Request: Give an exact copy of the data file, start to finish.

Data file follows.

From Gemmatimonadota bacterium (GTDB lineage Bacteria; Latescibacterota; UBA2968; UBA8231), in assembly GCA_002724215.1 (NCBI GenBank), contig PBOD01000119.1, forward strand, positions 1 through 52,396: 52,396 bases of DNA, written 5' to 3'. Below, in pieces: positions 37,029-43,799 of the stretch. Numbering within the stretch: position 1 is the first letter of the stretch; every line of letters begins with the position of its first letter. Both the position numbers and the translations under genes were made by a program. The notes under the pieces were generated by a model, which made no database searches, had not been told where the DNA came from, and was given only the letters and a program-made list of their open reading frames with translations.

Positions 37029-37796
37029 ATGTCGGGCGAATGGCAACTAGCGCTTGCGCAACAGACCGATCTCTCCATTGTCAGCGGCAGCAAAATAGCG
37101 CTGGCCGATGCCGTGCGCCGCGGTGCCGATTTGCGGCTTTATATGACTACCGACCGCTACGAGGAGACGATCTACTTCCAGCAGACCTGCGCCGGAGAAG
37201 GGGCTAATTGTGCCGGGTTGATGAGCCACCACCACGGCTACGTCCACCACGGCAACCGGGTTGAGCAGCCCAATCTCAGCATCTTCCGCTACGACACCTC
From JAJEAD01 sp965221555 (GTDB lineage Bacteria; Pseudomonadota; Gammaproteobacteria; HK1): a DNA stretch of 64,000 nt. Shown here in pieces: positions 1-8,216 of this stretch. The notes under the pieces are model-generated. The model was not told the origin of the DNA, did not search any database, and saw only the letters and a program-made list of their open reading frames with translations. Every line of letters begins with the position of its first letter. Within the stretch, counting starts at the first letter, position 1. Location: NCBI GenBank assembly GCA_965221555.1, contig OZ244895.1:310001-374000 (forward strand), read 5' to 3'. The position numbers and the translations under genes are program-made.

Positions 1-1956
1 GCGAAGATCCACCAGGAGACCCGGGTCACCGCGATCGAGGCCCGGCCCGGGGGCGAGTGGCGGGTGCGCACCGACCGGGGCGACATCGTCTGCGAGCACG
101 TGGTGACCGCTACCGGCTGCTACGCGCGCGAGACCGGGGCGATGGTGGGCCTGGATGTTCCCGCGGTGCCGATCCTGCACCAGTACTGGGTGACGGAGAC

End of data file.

From Gemmatimonadota bacterium (GTDB lineage Bacteria; Latescibacterota; UBA2968; UBA8231), in assembly GCA_002724215.1 (NCBI GenBank), contig PBOD01000119.1, forward strand, positions 1 through 52,396: 52,396 bases of DNA, written 5' to 3'. Below, in pieces: positions 37,029-43,799 of the stretch. Numbering within the stretch: position 1 is the first letter of the stretch; every line of letters begins with the position of its first letter. Both the position numbers and the translations under genes were made by a program. The notes under the pieces were generated by a model, which made no database searches, had not been told where the DNA came from, and was given only the letters and a program-made list of their open reading frames with translations.

Positions 37029-37796
37029 ATGTCGGGCGAATGGCAACTAGCGCTTGCGCAACAGACCGATCTCTCCATTGTCAGCGGCAGCAAAATAGCG
37101 CTGGCCGATGCCGTGCGCCGCGGTGCCGATTTGCGGCTTTATATGACTACCGACCGCTACGAGGAGACGATCTACTTCCAGCAGACCTGCGCCGGAGAAG
37201 GGGCTAATTGTGCCGGGTTGATGAGCCACCACCACGGCTACGTCCACCACGGCAACCGGGTTGAGCAGCCCAATCTCAGCATCTTCCGCTACGACACCTC
From JAJEAD01 sp965221555 (GTDB lineage Bacteria; Pseudomonadota; Gammaproteobacteria; HK1): a DNA stretch of 64,000 nt. Shown here in pieces: positions 1-8,216 of this stretch. The notes under the pieces are model-generated. The model was not told the origin of the DNA, did not search any database, and saw only the letters and a program-made list of their open reading frames with translations. Every line of letters begins with the position of its first letter. Within the stretch, counting starts at the first letter, position 1. Location: NCBI GenBank assembly GCA_965221555.1, contig OZ244895.1:310001-374000 (forward strand), read 5' to 3'. The position numbers and the translations under genes are program-made.

Positions 1-1956
1 GCGAAGATCCACCAGGAGACCCGGGTCACCGCGATCGAGGCCCGGCCCGGGGGCGAGTGGCGGGTGCGCACCGACCGGGGCGACATCGTCTGCGAGCACG
101 TGGTGACCGCTACCGGCTGCTACGCGCGCGAGACCGGGGCGATGGTGGGCCTGGATGTTCCCGCGGTGCCGATCCTGCACCAGTACTGGGTGACGGAGAC